In the 1990s we supposedly had serious fiscal debates focused on avoiding a dark future in which deficits would either skyrocket or taxes would eat up all of our income. Private equity billionaire Peter Peterson provided much of the fuel for these debates. His money supported austerity organizations like the Concord Coalition and the Committee for a Responsible Federal Budget. He also wrote several books that were classics of deficit anxiety, such as Will America Grow Up Before It Grows Old: How the Coming Social Security Crisis Threatens You, Your Family, and Your Country.
Like some of us pointed out Back then, at the heart of the austerity gang’s scare stories weren’t actually Social Security or population aging, but rather projections of rapid increases in per-person health care costs many decades into the future. This rapid growth has been forecast for both public and private sector costs.
If health care costs did indeed follow the projected growth path, it would devastate the economy, whether we pay for it through public programs like Medicare and Medicaid or through private health insurance and out-of-pocket spending. (Per capita spending on public programs actually grew less rapidly in public sector programs than in the private sector.) The real problem had nothing to do with the state budget, it was repairing the health care system.
However, there is actually a good story here that has received far less attention than it deserves. Healthcare spending hasn’t grown nearly as fast as forecast. I have one before piece shows that healthcare spending as a percentage of GDP has actually fallen since the pandemic. I decided to go back to 2000 and show the picture longer term.
As can be seen, the share of health care in GDP rose sharply in the first three years of the century, from 13.6 percent at the beginning of the century to almost 16.0 percent in 2003. After that, it stagnated until the beginning of the century recession when it jumped again, hitting 17.5 percent of GDP in 2009. After the introduction of Obamacare, it then stagnated again for several years before rising to 18.6 percent in 2016. Little has changed since then until it declined sharply after the pandemic. In the most recent quarter, it was just 17.6 percent of GDP, about the same percentage as in 2009.
That was way better than it was projected for Peter Peterson’s Scary Story Day. In fact, it was even better than what the Congressional Budget Office (CBO) predicted in 2009. CBO’s long-term budget projections from 2009 showed that health spending would account for 33.1 percent of total consumer spending by 2022 (Table F2-2). In fact, my calculations (adjusted for the 0.8 percentage point gap using CMS) show healthcare spending at just 24.8 percent of current consumer spending.
The gap between CBO’s 33.1 percent forecast consumption and 24.8 percent of actual consumption equates to more than $1.45 trillion annually. This equates to $11,800 per family per year. Compared to the projected health care spending growth trajectory 13 years ago, the average family spends an additional $11,800 per year on things other than health care.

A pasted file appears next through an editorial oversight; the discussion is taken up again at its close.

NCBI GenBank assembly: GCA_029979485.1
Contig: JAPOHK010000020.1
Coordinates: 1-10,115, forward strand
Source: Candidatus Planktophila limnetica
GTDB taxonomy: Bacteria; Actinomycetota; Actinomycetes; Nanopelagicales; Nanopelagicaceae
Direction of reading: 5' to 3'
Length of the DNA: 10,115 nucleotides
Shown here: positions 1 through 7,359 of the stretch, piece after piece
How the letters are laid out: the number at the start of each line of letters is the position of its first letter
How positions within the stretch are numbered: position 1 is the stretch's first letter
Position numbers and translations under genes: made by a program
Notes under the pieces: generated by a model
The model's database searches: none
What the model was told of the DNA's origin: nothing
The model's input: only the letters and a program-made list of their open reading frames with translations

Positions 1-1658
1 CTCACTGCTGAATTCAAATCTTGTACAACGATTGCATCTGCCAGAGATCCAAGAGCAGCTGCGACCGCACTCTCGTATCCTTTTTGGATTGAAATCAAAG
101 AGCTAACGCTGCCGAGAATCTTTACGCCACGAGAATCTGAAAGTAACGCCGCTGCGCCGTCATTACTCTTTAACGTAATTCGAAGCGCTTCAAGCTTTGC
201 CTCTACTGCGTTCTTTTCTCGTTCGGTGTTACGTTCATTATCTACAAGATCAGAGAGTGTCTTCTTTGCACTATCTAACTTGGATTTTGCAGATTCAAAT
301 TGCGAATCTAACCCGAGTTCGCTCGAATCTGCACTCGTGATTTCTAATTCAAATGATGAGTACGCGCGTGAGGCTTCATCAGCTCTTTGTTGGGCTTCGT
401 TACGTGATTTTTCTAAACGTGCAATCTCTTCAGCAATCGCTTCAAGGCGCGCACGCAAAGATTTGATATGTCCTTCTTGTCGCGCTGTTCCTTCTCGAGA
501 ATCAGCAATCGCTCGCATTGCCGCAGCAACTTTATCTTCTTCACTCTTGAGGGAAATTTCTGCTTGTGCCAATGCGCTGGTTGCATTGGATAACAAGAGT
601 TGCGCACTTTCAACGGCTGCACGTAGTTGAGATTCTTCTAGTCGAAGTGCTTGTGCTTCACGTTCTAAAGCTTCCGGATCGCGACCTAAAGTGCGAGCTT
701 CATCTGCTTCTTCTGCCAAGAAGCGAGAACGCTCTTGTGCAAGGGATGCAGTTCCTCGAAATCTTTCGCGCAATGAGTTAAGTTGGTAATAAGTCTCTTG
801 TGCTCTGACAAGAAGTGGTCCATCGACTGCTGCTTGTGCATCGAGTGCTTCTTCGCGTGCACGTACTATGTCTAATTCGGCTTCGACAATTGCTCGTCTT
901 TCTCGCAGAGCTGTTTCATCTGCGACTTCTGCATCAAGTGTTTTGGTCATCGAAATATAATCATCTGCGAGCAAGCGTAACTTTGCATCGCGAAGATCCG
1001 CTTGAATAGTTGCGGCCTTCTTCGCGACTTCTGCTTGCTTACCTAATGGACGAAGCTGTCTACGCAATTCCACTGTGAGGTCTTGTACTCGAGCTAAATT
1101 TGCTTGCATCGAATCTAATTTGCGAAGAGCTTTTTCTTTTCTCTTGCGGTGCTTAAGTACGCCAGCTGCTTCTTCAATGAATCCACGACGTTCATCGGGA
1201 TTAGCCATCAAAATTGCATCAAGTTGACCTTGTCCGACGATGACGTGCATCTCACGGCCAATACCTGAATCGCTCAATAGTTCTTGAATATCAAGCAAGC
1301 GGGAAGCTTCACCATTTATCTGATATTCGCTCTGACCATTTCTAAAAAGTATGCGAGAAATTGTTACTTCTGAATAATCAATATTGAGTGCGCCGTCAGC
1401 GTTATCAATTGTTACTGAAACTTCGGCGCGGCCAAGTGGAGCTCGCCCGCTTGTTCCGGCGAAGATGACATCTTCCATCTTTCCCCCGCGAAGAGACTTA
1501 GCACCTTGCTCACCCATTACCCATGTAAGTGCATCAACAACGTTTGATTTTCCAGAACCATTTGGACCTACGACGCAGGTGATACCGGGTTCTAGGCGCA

This is a huge deal. After all, the media has told us that families have been devastated by inflation, which has outpaced wage growth by less than 1 percent since the pandemic began. Imagine how they would feel if they paid another $11,800 a year for health insurance or out-of-pocket expenses.
We can debate why healthcare spending growth has slowed so much. The Affordable Care Act almost certainly played an important role. The post-pandemic slowdown may reflect a shift to more telemedicine and at-home diagnostic testing. (The use of therapeutic devices has increased significantly in recent years.)
This slower growth may reflect a deterioration in the quality of care. If this is the case, we should see this in health metrics over time. We shouldn’t be fooled by the fact that our healthcare system is now highly efficient. We still spend far more per person than any other prosperous country and more than twice as much as countries like Canada and France.
But we’ve dodged the healthcare horror story projected by the Peter Peterson gang in the 1990s and more recently by CBO. And that’s very good news.
 These numbers are slightly higher than those from the Centers for Medicare and Medicare Services (CMS) report for health expenditure as a share of GDP. They showed a value of 17.6 percent for 2019 (the latest year for which data is available), while my calculations come to 18.4 percent. I assume this is due to double counting where I may have some government health spending also showing up as consumption. For those who want to verify, I’ve added rows 64, 119, 170, and 273 from NIPA table 2.4.5U and row 32 from NIPA table 3.12U. These are therapeutic devices, drugs and other medical products, healthcare services and net health insurance. Line 32 is government spending on Medicaid and other health care. Although the level is slightly higher than the CMS data indicate, changes over this period are likely to follow changes measured by CMS fairly closely.
This first appeared on Dean Baker’s Beat the press to blog.